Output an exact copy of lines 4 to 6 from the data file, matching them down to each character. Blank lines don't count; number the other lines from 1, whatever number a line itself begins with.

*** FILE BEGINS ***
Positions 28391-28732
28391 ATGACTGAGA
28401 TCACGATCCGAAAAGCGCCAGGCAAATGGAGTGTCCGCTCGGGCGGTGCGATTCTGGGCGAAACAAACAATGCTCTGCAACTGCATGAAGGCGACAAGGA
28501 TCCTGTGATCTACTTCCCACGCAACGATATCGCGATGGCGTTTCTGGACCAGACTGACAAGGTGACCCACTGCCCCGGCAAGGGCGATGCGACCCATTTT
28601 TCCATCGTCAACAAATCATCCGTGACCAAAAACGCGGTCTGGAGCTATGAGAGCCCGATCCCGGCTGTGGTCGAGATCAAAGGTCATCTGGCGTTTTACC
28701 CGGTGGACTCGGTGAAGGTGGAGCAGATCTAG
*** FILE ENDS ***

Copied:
28501 TCCTGTGATCTACTTCCCACGCAACGATATCGCGATGGCGTTTCTGGACCAGACTGACAAGGTGACCCACTGCCCCGGCAAGGGCGATGCGACCCATTTT
28601 TCCATCGTCAACAAATCATCCGTGACCAAAAACGCGGTCTGGAGCTATGAGAGCCCGATCCCGGCTGTGGTCGAGATCAAAGGTCATCTGGCGTTTTACC
28701 CGGTGGACTCGGTGAAGGTGGAGCAGATCTAG